‘I’M STILL GROWING’
Joy Reid Apologizes for Homophobic Posts She Doesn’t ‘Remember Writing’
The MSNBC host pivoted from ‘I was hacked’ to ‘I don’t remember’ as the explanation for newly unearthed homophobic blog posts. She then apologized to the LGBTQ community.
MSNBC anchor Joy Reid on Saturday morning offered a lengthy apology for a series of homophobic blog posts attributed to her, but continued to suggest she had not written them.
“I genuinely do not believe I wrote those hateful things because they are completely alien to me,” she said, “but I can definitely understand based on things I have tweeted and I have written in the past why some people don’t believe me.”
Over the past week, the AM Joy host has offered a confusing series of explanations for newly unearthed blog posts and tweets in which she used gay stereotypes, expressed revulsion at homosexuality, decried gay love scenes in the movie Brokeback Mountain, and mocked gay celebrities like Anderson Cooper and Clay Aiken.
Reid initially apologized in December for separate posts joking that then-Gov. Charlie Crist was gay. But when the latest set of posts were revealed Monday, the MSNBC host seemingly reversed course, telling Mediaite that her old blog “has been compromised” and so she can “state unequivocally that it does not represent the original entries.”
With the assistance of a cybersecurity expert, Reid claimed that hackers must have breached her now-defunct website and fabricated homophobic posts in order to “taint my character with false information by distorting a blog that ended a decade ago.”
But a Daily Beast investigation of that alleged hacking, with evidence provided by Reid’s cybersecurity expert Jonathan Nichols, found that the claims fall apart under scrutiny.
During her Saturday monologue, Reid stood by her claim that she did not believe that she had written the posts, but apologized for her past jokes and comments about gay and transgender individuals.
Reid decried the “homophobic and discriminatory and hateful” nature of the posts, saying she was “stunned” when a friend sent them to her. “Frankly I couldn’t imagine where they came from and whose voice that was. I spent a lot of time trying to make sense of the posts,” she recounted. “I hired cyber security experts to see if somebody manipulated my words or former blog and the reality is they have not been able to prove it.”
And yet, she said, she still “genuinely” does not believe she wrote the posts.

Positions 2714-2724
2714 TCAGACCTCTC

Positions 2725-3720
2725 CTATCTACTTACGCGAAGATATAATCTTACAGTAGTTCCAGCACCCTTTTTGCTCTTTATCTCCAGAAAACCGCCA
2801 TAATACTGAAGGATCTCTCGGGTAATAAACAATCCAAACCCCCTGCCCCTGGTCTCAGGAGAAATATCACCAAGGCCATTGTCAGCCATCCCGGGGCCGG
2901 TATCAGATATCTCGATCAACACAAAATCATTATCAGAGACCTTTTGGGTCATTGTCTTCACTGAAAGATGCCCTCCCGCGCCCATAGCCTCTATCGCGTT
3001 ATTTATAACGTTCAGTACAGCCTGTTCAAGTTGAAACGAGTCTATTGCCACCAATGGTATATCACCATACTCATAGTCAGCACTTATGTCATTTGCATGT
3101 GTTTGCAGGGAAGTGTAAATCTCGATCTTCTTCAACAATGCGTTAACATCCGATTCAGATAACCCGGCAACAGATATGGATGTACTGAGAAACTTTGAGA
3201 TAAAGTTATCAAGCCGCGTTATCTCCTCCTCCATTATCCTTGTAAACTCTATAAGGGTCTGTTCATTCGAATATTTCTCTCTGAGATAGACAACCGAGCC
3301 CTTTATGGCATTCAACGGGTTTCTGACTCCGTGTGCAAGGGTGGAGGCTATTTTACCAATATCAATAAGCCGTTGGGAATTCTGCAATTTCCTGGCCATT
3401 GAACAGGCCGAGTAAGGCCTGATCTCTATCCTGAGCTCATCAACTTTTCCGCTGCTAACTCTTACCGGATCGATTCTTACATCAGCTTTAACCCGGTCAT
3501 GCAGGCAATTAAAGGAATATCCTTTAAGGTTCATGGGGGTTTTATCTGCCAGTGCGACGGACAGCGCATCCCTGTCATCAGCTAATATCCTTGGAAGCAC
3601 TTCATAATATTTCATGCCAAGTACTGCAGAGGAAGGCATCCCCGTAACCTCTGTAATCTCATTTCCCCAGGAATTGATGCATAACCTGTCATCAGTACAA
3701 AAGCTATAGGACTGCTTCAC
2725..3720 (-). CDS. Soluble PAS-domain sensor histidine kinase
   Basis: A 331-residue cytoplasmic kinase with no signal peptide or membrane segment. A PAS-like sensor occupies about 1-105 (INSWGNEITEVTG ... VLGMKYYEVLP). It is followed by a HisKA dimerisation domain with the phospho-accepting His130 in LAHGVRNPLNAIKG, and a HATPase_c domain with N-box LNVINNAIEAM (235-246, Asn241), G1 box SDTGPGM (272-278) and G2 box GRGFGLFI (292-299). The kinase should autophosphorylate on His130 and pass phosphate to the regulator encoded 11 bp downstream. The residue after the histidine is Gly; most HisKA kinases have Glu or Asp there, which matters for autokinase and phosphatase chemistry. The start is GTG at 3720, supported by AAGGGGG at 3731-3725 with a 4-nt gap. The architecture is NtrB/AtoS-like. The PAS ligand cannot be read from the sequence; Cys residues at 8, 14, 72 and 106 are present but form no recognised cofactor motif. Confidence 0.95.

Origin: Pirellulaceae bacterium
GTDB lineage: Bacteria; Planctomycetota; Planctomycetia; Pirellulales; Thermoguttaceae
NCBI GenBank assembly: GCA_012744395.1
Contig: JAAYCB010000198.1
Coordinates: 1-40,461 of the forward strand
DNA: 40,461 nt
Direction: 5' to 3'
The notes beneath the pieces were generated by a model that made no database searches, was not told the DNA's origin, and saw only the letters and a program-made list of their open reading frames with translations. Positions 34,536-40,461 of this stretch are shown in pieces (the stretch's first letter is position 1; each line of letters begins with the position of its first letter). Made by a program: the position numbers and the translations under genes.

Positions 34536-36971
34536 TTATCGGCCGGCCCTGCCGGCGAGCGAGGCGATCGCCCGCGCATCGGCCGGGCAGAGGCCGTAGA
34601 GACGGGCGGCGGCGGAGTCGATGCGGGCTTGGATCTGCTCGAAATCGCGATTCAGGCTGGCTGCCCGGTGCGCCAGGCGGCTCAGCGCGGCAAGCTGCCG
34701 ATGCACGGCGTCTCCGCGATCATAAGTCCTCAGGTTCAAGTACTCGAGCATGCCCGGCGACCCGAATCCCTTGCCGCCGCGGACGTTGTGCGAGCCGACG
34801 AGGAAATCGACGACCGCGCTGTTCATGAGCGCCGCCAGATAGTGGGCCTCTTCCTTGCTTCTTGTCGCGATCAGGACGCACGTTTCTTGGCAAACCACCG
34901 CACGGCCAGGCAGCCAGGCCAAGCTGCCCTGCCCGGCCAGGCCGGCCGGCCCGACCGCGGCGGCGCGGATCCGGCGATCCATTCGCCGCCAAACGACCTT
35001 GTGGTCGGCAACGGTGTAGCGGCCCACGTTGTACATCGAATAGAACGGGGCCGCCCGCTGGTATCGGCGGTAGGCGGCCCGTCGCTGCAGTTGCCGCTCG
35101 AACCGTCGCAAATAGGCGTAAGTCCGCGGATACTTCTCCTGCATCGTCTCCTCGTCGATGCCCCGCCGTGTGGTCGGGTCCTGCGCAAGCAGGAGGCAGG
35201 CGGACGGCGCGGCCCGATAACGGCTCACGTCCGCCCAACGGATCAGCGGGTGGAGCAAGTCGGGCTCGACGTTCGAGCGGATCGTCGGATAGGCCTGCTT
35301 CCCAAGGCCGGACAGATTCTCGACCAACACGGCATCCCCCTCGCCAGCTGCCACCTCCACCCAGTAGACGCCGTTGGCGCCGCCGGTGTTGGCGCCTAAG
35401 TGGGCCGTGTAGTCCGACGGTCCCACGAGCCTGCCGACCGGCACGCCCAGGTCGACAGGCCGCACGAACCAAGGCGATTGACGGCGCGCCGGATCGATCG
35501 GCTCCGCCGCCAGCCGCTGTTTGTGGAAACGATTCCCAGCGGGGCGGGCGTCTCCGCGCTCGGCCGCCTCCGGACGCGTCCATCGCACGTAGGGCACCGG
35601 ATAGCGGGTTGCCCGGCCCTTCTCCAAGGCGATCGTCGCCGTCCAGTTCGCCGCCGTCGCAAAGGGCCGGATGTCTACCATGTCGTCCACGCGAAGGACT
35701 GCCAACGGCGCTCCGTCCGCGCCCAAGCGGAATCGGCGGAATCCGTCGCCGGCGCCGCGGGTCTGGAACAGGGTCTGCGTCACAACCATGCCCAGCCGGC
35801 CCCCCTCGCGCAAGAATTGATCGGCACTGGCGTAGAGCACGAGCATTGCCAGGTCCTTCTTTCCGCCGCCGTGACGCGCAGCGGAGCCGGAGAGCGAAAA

Nevertheless, Reid apologized to transgender individuals and conservative commentator Ann Coulter for making transphobic jokes about her appearance. She also did acknowledge that many of her prior statements—outside the posts identified earlier this week—were “homophobic and discriminatory,” adding that she had “not been exempt for being dumb or cruel or hurtful to the very people I want to advocate for.”
“I cannot take any of that back,” Reid said. “I can only say that the person I am now is not the person I was then. I like to think that I’ve gotten better over time, that I’m still growing.”
She continued: “The reality is I have to own the things that I have written and tweeted and said and I’m hoping out of all of this there’s an opportunity to talk about the ways in which hurtful speak does imperil marginalized communities.”
Reid then brought on a panel of guests that included LGBTQ commentators and/or representatives from GLAAD, the ACLU, and PFLAG—the organization that initially rescinded an award for her in light of her hacking claims.
Though she invited the guests to “grill” her on her past comments, instead the friendly panel largely consoled Reid, praising her “courage” and “responsibility” for having the discussing and noting much her views have clearly evolved on LGBTQ matters.
“The Joy I know is someone who stands by me personally, who stands by me and my husband, stands by me and my community,” said Washington Post columnist Jonathan Capehart. “I don’t know a better place to be right now than to sit in the chair next to you.”
Towards the end of the segment, the panelists took the conversation off Reid entirely, instead claiming the controversy surrounding the MSNBC anchor’s resurfaced blog posts were part of a campaign to undermine prominent voices opposed to President Trump.
“This is a part of the new political and cultural landscape in this country. It is search and destroy,” GLAAD vice president Zeke Stokes said. “This is part of a concerted effort by people who do want to roll back our progress to take down voices that are powerful that are our allies.”
Stokes also criticized the media for reporting on Reid’s blog posts.
“They felt there was some blood in the water and there was going to be infighting, and everyone was going to jump on Joy Reid and bring her down,” he said.
Guests additionally pivoted to the fact that Reid’s comments were nearly a decade old, while Trump and his allies routinely bash the LGBTQ community in current times.
“I do find it problematic that we are jumping on you… about words that you used or may have used 10 years ago,” Sirius XM radio host Danielle Moody-Mills said. “But yet we allow the president to have a complete and total pass on things that are coming out of his mouth right now.”